Initiated by Adam Smith, a large body of knowledge has been developed to describe the circumstances under which market allocations driven by profit-seekers are superior to government programs and when they are not. Examples of the latter include:
Monopoly power: some of our most important services are sold to us by public utility monopolies - distribution of electricity, natural gas, water, cable TV, internet connectivity, sewer services. Although the competitive process cannot work for these incredibly important goods and services, the properties of the market can be used to guide their regulation. For example, the price of these services is usually regulated to provide the same sort of competitive rate of return on investment that one would find in a competitive market.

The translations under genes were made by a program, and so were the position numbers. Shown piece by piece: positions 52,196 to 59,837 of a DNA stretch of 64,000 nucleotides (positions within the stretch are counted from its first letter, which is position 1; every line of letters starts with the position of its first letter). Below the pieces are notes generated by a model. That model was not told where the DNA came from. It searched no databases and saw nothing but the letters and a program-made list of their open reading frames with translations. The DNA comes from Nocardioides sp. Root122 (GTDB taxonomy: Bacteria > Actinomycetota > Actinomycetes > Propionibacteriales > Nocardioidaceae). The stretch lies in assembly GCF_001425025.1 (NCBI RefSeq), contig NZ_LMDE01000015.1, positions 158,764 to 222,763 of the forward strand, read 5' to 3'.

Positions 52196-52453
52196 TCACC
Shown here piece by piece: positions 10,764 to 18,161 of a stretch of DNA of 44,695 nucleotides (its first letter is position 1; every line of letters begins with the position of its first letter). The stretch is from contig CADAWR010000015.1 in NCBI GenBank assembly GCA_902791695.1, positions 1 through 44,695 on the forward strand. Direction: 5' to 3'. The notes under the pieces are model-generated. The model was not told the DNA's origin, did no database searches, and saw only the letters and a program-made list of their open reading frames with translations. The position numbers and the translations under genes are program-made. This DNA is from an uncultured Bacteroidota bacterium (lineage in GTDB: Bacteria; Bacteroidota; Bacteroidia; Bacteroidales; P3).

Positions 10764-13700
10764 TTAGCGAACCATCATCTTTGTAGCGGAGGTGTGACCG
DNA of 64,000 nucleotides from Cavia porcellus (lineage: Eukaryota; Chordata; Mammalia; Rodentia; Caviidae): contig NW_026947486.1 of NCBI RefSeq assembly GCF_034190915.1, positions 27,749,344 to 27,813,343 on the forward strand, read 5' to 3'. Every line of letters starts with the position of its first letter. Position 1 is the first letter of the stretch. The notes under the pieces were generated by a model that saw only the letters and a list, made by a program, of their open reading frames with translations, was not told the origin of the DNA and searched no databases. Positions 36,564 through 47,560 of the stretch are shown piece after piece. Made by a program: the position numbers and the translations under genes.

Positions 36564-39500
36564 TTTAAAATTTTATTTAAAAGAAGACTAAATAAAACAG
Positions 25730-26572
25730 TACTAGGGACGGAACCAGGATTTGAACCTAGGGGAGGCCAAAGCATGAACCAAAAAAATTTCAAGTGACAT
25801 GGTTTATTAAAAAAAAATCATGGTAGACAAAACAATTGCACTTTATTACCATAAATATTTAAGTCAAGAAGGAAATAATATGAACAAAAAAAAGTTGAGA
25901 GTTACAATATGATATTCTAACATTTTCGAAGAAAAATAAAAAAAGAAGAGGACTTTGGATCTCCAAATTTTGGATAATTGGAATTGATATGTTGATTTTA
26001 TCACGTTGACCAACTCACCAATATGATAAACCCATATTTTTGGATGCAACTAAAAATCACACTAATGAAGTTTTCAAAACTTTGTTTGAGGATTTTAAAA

Patents: the government grants inventors temporary protection from competition so that, during that temporary period, monopoly profits are the reward for inventive and creative activity. When that period is over, the secret behind the invention is supposed to become public knowledge so that competitive markets can bring the benefit of the invention to consumers at prices that better reflect costs. When this doesn't work, as in the case of insulin, the government can step in and regulate the price. For example, President Biden's Inflation Reduction Act includes a $35 per month price cap on insulin.